I used to need a lot of approval during my career-building days, which was amplified when I became a director and even more so when I was headhunted to the board of another firm.
These big steps felt like they happened overnight.
But that wasn’t true. I had spent years leading the teams, which is why I got promoted and offered new positions.
So why couldn’t I believe my career progression was, in itself, proof that I deserved something better?
Because starting an elevated position or establishing yourself in a new corporate landscape is challenging. It requires enormous self-efficacy and emotional resilience.
Instead, we feel tentative, pressured, and alone. Positive feedback from the boss feels like the only way to get a motivational approval for the persistence required to succeed.
A New ‘Professionals Disorder’
For me, that first promotion to the board woke up an insatiable appetite for positive feedback that felt more like some kind of new, professional’s disorder.
I was driven by my need for confirmation but felt too uncomfortable to ask for feedback. The six-month probationary period would cover that…eventually. Asking earlier would undermine their view of me. Wouldn’t it?
So, I manipulated conversations to entice positive comments like some kind of covert ops, except I wouldn’t make a good undercover agent and what little feedback I gleaned that way felt so contrived it didn’t help calm the voice telling me I didn’t belong here.
My addiction to approval grew with every promotion and new role until it was all consuming. I felt like I couldn’t exhale until the official meeting where Important Others told me, in some detail, what they were pleased with or how they appreciated and valued my work. Only then I would relax,
I eventually got more self-confidence – by accident.
Years later I traded down to consult for a smaller firm after I had become a mum.
I was experimenting with work-life balance and for the first time in my career, I didn’t feel my approval addiction wake up.
I felt liberated. I enjoyed my work. I nurtured my team.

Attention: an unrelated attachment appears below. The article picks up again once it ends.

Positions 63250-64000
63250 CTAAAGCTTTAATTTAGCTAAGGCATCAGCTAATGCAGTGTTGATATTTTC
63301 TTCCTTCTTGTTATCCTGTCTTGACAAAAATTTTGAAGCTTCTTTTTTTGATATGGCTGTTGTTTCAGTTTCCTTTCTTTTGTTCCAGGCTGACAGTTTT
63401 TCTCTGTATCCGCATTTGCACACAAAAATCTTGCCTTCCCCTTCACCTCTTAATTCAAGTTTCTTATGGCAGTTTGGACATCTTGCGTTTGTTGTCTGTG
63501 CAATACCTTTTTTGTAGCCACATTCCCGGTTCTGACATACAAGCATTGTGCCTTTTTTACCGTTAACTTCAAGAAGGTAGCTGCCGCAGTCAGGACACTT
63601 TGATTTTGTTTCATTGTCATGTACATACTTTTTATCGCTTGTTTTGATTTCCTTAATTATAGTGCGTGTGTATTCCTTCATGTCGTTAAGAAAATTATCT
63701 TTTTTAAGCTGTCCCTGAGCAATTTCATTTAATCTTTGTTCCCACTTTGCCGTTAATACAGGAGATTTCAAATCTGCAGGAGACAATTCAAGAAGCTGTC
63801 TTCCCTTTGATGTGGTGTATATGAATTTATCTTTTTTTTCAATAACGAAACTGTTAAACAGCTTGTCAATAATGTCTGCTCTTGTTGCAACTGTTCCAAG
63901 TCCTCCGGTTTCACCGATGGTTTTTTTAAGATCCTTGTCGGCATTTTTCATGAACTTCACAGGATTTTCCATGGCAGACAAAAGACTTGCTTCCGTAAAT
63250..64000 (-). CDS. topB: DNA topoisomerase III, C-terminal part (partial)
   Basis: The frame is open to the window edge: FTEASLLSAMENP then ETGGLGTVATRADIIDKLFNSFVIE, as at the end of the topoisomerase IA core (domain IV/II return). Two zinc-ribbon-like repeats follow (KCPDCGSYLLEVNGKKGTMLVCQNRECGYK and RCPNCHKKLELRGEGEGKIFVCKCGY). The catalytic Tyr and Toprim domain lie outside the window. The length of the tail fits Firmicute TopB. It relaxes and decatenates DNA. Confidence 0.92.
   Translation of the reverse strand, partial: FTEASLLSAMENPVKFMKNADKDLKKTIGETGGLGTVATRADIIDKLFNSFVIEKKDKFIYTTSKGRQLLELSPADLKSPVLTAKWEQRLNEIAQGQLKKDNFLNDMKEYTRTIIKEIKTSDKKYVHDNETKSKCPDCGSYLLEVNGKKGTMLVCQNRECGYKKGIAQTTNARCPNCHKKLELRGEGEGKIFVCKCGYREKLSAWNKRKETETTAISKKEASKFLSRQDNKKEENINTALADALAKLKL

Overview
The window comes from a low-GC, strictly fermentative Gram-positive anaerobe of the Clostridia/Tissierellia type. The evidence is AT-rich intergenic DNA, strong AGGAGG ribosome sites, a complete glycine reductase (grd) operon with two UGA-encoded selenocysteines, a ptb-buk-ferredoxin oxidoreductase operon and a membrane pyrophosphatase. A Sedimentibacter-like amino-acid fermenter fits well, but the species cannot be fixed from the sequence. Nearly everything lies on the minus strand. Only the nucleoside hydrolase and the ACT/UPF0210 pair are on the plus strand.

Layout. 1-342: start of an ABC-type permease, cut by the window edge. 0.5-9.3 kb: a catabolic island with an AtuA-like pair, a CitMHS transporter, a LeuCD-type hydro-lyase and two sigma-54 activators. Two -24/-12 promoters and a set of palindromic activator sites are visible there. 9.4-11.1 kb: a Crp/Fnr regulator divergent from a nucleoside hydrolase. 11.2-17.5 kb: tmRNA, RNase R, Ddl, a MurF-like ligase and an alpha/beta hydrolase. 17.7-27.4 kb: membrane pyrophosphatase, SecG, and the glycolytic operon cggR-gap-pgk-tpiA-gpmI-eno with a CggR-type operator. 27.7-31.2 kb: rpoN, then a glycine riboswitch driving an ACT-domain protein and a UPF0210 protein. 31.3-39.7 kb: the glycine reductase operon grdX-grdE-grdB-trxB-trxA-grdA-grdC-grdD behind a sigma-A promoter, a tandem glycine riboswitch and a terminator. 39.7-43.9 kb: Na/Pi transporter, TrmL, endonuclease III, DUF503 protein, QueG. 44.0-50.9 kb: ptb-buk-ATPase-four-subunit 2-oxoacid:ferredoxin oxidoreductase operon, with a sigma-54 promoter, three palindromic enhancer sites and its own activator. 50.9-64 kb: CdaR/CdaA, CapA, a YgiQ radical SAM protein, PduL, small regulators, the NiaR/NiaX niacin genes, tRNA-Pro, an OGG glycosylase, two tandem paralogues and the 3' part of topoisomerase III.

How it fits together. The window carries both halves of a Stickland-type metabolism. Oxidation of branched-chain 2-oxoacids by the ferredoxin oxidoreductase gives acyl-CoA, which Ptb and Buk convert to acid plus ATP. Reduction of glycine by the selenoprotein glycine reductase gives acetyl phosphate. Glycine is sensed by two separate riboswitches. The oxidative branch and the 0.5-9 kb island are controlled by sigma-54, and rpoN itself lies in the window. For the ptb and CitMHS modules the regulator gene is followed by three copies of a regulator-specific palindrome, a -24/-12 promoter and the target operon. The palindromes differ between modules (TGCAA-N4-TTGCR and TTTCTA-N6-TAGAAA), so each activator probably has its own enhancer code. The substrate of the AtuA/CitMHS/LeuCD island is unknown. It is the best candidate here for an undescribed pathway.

Acquisitions were made around me. Instability followed, as it does. But I was ok within it all. I was even able to offer stability and comfort to others.
Approval is Overrated
I realised four important things by accident. I share them with you, on purpose:
- I clearly used to live very far from balanced. Now I won’t settle for the myth of the work-life balance. Here’s why: Balance is about juggling time for competing priorities – with work demands almost always taking the win, which means work is interfering with what matters in life and we accept that without really exploring what we are giving up. Synergy is what I’ve sought ever since. Synergy is about integrating what matters most to you and creating a way to do work that expresses what you desire, without conflict.
- I enjoyed living within the lines between consulting and mothering because I drew them. Autonomy matters. We need to control our environment so it’s a good fit because we all draw lines in a different place so somebody else’s boundaries do not represent your space.
- Approval is overrated. If you wait with bated breath for your boss to reassure you that you’re good at what you do, you’ve abdicated too much power to someone else – someone less important than you are to yourself.
- You can bolster your own confidence through self-affirmations and recognizing your own wins. Your inner-alarm will still dial down so be the boss of you.
How train yourself to be confident and congruent
When I looked into the psychology behind seeking approval at work, everything clicked.
Acceptance and approval go hand in hand. In a business, acceptance communicates our worth and autonomy and the support we receive stems from that.
Approval is how bosses accentuate the positives they perceive – acknowledging effort but also identifying strengths. But approval is overrated when it is based on what matters to the other person, and not yourself.
Recognising my natural skill (and calling) to optimise my people skills when times were tough revealed that discrepancy. Self-approval identified which strength mattered more to me and applying that signature strength became vital to doing the work I find fulfilling today.
Discovering your natural strengths (and how to use them) is the first step to creating synergy between who you are and what you do.
In the end, it didn’t matter to me what others thought. I took back control back of my own confidence by giving myself the approval I needed.
Helen Hanison is an executive coach. She helps professionals at a career crossroads to make a plan aligning work that they love with the life they want to lead. Then act on it. If you feel ready to talk first steps, email her here. She can also be found online at on her blog and on Facebook. Discovering your natural strengths (then identifying which matter most to you) are the important first steps to creating synergy between who you are and what you do. Because it doesn’t matter what others think when you can boss yourself to confidence and congruence instead. Grab your free PDF guide here.
Image courtesy of ROOM.